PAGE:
358604 Design of Sampled Data Nonlinear Observers for Processes Monitoring

Wednesday, November 19, 2014: 2:40 PM
404 - 405 (Hilton Atlanta)
Costas Kravaris, Department of Chemical Engineering, Texas A&M University, College Station, TX

State observers provide a powerful tool for model-based process monitoring. On-line estimation of unmeasured states provides critical information for the early detection of operational problems that could affect safety or product quality.  

Chemical processes typically evolve continuously in time, but process measurements are discrete in time and the implementation of the observer is realized in discrete time using the sampled data. Therefore, time discretization issues naturally arise in specific applications. If the sampling period of all measurements is relatively small, one possible approach is to design the observer in continuous time and discretize the observer equations at the implementation stage. Another possibility is to discretize the process dynamics model at the beginning and perform the observer design in discrete time. Both approaches are reasonable and there no clear superiority of one over the other in the case of linear systems.

For nonlinear processes, time discretization of a continuous-time observer, or a priori discretization of the process dynamics with time step equal to the sampling period, generally involves numerical errors, whose effect on the accuracy of the state estimates needs to be evaluated.

In the presence of infrequent measurements with large sampling periods, special care is needed in the design of the observer, to account for system dynamics in between sampling instants.  In particular, inter-sample behaviour of the system states should be predicted and accounted for in the observer calculations ([1]).

The present paper will explore all three approaches in the design of sampled data observers for nonlinear processes. In order to have a common basis of comparison, the same observer synthesis point of view will be applied: nonlinear Luenberger observer based on exact error linearization with eigenvalue assignment ([2], [3]).

After a discussion on the general theoretical issues involved, the paper will proceed with a detailed evaluation and comparison in a batch reactor case study. In particular, a chemical reaction system following the Lotka-Volterra mechanism will be considered. One of the concentrations will be assumed to be measured and the other will need to be estimated on line. This system is chosen for two reasons:  First, it is an oscillatory system, so that discretization errors have a pronounced effect on observer performance. Second, it is a system where the synthesis of a nonlinear Luenberger observer based on exact error linearization and eigenvalue assignment can be performed analytically.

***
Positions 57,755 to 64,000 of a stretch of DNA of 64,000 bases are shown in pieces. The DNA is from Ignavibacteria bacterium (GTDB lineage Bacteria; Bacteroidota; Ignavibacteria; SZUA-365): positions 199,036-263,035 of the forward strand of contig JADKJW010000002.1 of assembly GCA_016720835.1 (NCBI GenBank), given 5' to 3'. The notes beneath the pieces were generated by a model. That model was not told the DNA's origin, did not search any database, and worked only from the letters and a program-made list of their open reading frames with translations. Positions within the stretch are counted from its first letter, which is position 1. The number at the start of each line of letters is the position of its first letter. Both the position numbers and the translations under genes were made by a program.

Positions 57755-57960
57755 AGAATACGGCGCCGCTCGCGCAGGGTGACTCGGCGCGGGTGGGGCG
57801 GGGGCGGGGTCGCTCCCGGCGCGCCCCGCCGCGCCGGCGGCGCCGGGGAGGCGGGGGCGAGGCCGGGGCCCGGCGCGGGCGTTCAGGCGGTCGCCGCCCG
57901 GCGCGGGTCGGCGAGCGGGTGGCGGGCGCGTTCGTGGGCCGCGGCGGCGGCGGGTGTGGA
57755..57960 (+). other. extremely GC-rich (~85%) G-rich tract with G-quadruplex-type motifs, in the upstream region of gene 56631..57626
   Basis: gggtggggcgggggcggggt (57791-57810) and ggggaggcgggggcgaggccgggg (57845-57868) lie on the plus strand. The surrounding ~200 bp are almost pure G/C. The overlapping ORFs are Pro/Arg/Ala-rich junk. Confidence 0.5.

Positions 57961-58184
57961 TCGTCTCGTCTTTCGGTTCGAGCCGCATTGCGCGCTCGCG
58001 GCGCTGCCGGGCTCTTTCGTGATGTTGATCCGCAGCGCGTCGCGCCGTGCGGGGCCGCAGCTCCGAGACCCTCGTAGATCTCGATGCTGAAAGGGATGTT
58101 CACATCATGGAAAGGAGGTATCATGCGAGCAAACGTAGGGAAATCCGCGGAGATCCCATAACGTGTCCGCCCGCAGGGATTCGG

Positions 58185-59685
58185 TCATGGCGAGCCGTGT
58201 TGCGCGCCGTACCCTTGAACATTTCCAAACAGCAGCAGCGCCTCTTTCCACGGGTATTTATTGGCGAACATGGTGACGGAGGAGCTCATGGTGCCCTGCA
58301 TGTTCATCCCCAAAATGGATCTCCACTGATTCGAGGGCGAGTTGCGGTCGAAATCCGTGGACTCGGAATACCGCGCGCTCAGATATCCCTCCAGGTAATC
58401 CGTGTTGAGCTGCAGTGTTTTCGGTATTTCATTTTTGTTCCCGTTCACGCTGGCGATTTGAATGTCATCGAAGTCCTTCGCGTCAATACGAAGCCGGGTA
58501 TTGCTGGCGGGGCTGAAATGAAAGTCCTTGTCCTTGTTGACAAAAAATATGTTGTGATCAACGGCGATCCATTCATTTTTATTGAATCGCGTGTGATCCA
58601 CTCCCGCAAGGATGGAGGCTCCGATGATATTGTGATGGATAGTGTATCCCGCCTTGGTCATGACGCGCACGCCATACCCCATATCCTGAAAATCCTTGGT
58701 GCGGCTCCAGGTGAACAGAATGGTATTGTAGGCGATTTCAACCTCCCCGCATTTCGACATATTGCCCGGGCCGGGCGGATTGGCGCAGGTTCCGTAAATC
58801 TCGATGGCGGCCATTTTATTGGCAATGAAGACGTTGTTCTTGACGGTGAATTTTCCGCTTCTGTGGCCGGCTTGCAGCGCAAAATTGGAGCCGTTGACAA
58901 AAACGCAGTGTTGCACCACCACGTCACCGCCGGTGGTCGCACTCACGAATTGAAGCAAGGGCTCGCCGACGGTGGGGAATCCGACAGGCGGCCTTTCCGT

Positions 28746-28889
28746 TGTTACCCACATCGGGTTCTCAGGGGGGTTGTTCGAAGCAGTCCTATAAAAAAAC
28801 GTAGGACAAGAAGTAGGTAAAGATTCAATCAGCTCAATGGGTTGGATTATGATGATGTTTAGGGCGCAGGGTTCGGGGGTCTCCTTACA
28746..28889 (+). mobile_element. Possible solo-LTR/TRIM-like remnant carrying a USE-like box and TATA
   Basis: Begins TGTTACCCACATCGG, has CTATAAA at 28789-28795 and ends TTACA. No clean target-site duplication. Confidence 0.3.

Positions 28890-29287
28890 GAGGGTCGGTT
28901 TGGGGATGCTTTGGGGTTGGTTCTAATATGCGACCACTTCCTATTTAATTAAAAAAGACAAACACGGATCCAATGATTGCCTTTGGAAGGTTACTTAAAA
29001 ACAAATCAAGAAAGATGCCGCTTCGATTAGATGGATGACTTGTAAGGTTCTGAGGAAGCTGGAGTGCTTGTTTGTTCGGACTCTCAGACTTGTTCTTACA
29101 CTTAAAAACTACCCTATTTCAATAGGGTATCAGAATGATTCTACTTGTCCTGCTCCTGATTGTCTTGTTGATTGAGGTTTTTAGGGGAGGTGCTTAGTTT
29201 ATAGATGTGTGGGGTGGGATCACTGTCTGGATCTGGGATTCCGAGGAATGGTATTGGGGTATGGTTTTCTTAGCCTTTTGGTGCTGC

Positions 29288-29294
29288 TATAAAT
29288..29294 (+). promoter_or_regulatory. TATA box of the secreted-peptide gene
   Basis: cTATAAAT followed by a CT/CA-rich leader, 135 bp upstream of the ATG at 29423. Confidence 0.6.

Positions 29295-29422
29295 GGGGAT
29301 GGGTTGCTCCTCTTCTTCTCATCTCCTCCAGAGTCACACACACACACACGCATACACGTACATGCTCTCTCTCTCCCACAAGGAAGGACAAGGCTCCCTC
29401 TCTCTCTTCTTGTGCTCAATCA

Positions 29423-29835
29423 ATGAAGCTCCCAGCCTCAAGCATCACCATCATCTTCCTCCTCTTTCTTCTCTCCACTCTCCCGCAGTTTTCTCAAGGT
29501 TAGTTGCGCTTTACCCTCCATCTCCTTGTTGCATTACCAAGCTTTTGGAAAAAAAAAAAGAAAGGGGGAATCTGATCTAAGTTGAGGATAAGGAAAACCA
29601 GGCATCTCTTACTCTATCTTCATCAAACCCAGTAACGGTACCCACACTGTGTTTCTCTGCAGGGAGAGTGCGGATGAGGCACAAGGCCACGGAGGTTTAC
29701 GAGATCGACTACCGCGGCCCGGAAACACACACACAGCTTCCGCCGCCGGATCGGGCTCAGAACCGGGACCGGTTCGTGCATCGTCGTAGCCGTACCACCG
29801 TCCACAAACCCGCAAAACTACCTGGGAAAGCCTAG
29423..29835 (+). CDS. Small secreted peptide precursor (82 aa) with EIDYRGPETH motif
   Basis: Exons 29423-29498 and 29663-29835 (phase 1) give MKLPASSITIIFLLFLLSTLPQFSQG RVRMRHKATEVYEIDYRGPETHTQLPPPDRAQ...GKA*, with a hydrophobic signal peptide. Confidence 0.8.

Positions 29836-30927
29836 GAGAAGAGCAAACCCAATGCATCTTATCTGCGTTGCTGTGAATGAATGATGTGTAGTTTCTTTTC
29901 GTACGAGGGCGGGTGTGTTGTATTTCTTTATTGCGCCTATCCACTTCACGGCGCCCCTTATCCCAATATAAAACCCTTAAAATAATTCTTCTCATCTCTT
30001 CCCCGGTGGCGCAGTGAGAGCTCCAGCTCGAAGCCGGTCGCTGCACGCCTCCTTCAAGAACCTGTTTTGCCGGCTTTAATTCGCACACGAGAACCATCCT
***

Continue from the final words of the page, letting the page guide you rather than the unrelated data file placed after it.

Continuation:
The results for the Lotka-Volterra reaction system have shown that both the discretized continuous-time observer and the discrete observer design based on a priori discretization, lead to accurate state estimates under fast sampling. However, estimation accuracy decreases quickly with increasing size of the sampling period. Moreover, discrete observer design based on a priori discretization suffers from poor robustness to errors in the sampling period. The ultimate solution for the case of large sampling periods and in the presence of possible errors in the sampling schedule is to use the continuous-time observer in conjunction with an inter-sample output predictor, to predict the evolution of the output during the time period in between two consecutive measurements ([1]).


[1] I. Karafyllis and C. Kravaris, “From continuous-time design to sampled-data design of observers”, IEEE Transactions on Automatic Control, Vol. AC-54, pp.2169-2174, 2009.

[2]  C. Kravaris, J. Hahn and Y. Chu, “Advances and selected recent developments in state and parameter estimation”, Computers & Chemical Engineering, Vol. 51, pp.111-123, 2013.

[3]  N. Kazantzis and C. Kravaris, “Nonlinear observer design using Lyapunov's auxiliary theorem”, Systems & Control Letters, Vol. 34, pp.241-247, 1998.

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